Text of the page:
In boxing’s glory days, they called it the “undercard” – the bouts leading up to the main event. That’s how Boca Raton’s election today shapes up.

Most focus is on the mayor’s race between Susan Haynie and Anthony Majhess, even though the job is ceremonial. At a Feb. 26 candidate forum, nearly half the crowd left after the mayoral candidates had finished. But the undercard also matters.

The council will have at least two new members and could have three. Haynie or Majhess would be a holdover, and Constance Scott (Seat C) isn’t on the ballot. Political novice Scott Singer, a former “Jeopardy” champion, was unchallenged for Seat A. Yaniv Alcalay, Rosetta Bailey and Robert Weinroth are first-time candidates for Seat D. Seat B incumbent Michael Mullaugh faces Mohamed Abdalla, Craig Ehrnst and Eric Gooden.

New council members, no matter what city, tend to overreach (“I ran a business, so I can run a city”) or defer too often to long-timers. We can presume that Singer, who had strong support from outgoing Mayor Susan Whelchel, would vote similarly to Haynie. Scott also is usually in the 4-1 majority when Majhess dissents. So is Mullaugh.

But there’s a difference between harmony on a council —good thing—and lockstep—potentially bad thing. If the election today goes a certain way, the big votes in Boca could be 5-0, not just 4-1. Haynie could be a de facto strong mayor, given her knowledge of city and regional issues and the ability of ceremonial mayors to set agendas.

We have seen in Delray Beach, though, that debate can be constructive. New mayor Cary Glickstein and new commissioner Shelly Petrolia have asked questions about city contracts, and the Palm Beach County Office of Inspector General has supported their questioning.

It’s always been a puzzle in South Florida that turnout in elections closest to home is tiny. In Boca, it was about 8 percent in 2011 and 12 percent in 2012. But the power of the vote goes to the winner, no matter the turnout. So pay attention to the undercard.

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Realtors throughout Florida are happy that the U.S. House passed legislation to, kind of, repeal the 2012 law that is causing massive increases in flood insurance premiums for some state residents. But the Senate passed a different version, so the issue isn’t settled. At least for now Boca Raton homeowners mostly are spectators. Emphasis on “for now.”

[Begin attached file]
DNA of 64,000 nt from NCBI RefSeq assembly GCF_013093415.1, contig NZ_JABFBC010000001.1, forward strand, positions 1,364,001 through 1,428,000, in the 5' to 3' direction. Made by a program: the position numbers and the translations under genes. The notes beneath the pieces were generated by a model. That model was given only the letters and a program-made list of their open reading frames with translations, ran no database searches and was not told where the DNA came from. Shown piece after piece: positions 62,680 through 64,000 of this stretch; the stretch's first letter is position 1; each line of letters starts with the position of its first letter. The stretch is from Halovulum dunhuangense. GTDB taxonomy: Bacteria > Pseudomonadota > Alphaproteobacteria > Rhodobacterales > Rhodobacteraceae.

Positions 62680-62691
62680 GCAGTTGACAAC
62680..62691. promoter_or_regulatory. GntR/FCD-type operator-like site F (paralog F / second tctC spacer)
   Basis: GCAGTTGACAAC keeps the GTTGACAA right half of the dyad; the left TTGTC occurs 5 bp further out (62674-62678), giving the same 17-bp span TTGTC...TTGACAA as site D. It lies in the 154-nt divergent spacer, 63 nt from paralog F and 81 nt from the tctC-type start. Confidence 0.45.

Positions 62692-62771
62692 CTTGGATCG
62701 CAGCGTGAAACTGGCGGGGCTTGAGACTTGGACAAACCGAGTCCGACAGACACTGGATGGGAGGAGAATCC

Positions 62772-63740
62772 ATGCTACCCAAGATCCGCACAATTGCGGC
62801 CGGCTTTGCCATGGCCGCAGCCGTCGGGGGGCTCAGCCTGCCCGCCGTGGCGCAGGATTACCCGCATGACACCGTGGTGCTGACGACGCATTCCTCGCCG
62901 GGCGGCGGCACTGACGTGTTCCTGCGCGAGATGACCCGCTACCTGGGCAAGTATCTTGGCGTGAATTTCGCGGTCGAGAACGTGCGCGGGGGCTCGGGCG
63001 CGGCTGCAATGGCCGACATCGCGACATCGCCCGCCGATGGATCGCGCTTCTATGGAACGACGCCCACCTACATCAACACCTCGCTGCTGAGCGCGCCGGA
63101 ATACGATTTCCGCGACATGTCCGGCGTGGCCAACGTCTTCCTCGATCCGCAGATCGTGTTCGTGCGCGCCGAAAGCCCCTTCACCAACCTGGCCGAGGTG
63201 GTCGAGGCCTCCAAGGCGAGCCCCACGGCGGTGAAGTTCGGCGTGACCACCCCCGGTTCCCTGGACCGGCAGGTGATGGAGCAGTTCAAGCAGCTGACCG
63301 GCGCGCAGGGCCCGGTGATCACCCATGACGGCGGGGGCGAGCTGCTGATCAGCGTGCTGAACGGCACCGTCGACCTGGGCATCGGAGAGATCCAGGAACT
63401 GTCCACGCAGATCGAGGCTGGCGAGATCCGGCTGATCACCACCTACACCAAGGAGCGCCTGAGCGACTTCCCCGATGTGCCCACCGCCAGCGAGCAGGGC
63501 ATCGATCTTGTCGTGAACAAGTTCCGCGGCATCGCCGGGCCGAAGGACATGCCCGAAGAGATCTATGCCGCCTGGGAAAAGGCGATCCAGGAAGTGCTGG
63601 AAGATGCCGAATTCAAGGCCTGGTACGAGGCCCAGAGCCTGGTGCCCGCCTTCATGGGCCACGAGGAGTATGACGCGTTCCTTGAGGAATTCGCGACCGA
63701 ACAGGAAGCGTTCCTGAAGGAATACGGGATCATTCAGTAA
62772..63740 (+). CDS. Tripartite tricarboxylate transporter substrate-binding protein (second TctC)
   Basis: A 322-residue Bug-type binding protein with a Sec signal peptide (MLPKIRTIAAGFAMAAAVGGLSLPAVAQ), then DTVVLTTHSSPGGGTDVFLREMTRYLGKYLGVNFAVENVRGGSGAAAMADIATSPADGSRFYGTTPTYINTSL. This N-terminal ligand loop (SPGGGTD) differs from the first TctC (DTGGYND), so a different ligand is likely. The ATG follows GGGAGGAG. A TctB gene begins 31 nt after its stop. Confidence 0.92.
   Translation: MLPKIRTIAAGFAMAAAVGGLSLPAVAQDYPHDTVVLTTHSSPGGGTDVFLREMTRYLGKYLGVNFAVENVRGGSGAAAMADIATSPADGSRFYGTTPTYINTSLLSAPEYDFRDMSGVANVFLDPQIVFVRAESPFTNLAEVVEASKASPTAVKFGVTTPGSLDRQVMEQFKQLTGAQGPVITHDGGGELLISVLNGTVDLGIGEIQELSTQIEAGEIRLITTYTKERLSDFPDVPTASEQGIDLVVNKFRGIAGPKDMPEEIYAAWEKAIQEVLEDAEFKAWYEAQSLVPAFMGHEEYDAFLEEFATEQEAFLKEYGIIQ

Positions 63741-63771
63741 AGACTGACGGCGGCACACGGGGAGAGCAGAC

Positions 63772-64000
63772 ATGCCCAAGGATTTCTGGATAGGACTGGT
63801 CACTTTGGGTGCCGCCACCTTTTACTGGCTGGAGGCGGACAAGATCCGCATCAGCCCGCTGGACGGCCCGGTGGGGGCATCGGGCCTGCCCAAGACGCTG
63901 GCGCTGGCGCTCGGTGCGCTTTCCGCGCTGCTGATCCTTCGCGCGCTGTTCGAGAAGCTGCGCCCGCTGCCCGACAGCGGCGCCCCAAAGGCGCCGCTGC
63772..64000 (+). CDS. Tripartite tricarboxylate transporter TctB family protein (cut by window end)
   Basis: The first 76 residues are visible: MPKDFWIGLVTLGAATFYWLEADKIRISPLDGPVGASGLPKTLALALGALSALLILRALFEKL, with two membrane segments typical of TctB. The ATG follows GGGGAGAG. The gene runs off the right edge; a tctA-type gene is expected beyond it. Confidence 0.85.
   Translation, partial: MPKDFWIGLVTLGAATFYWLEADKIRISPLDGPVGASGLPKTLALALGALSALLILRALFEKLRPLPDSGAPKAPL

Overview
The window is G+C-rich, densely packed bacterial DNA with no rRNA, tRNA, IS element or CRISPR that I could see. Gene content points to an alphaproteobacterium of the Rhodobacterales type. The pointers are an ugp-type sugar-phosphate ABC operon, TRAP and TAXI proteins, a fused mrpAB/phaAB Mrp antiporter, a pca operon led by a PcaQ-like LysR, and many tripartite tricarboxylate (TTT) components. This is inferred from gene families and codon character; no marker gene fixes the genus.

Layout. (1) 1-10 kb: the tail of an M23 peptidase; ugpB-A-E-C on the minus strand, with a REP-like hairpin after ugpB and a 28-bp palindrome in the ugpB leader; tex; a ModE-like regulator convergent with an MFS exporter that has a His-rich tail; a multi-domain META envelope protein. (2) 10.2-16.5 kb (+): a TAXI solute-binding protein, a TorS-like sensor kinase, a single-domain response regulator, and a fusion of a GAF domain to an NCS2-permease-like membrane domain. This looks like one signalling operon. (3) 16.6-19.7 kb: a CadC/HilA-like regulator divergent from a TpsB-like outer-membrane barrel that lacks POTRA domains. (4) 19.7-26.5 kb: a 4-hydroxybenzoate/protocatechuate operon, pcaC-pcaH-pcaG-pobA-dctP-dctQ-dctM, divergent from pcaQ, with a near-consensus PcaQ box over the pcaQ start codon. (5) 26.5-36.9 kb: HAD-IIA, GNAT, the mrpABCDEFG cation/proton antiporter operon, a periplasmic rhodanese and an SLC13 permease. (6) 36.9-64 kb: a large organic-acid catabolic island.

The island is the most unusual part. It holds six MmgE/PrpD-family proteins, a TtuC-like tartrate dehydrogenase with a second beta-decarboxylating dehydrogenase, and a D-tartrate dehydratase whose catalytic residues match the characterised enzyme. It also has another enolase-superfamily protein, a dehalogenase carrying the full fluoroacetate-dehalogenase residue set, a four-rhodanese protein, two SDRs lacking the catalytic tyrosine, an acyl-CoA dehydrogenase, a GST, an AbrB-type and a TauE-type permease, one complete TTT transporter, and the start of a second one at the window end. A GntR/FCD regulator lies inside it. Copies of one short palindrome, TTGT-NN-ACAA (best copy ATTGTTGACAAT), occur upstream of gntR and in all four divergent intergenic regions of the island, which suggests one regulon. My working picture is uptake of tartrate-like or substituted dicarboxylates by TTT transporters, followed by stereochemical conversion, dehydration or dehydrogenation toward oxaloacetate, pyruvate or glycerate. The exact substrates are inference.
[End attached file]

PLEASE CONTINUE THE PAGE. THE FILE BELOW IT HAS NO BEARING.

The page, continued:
According to the Florida Office of Insurance Regulation, only 277 of the 15,418 federal flood policies in the city would be subject to the higher rates. In Delray Beach, it’s just 425 of 8,278 policies. The percentage is significantly higher in Palm Beach, where nearly 2,000 of the town’s 7,652 homes are judged to be at risk of flooding and could pay much more.

But new maps from the Federal Emergency Management Agency could place more homes in flood zones and make them subject to the 2012 law. So, yes, Boca Raton residents also should be telling Congress to pass a bill that is more like Senate’s, which would delay the increases for at least four years so FEMA can study the issue. More on this topic as it develops.           

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Speaking of floods, the Boca council just voted to withdraw from the Seven50 consortium, and to hear some residents talk, you would have thought that the city just fended off the Evil Empire.Seven50 is an effort to get the seven South Florida counties from Indian River to Monroe planning together to meet the challenges of the next 50 years. One of those challenges is rising seas, which now are threatening drinking water supplies—saltwater intrusion can ruin wellfields—but could drive homes and businesses from barrier islands and beyond.

Boca Raton joined Seven50 in 2011. The group put out a good report on climate change and rising seas. But Indian River, St. Lucie and Martin counties have withdrawn, saying Seven50 amounts to massive intrusion into local affairs. One speaker at the Boca council’s Feb. 11 meeting likened Seven50 to “communism.” The council voted unanimously to withdraw, while saying the city might get back in.As for the issue of rising seas, Boca’s home page does at least provide a weather forecast.

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About the Author

Randy Schultz was born in Hartford, Conn., and graduated from the University of Tennessee in 1974. He has lived in South Florida since then, and in Boca Raton since 1985. Schultz spent nearly 40 years in daily journalism at the Miami Herald and Palm Beach Post, most recently as editorial page editor at the Post. His wife, Shelley, is director of The Learning Network at Pine Crest School. His son, an attorney, and daughter-in-law and three grandchildren also live in Boca Raton. His daughter is a veterinarian who lives in Baltimore.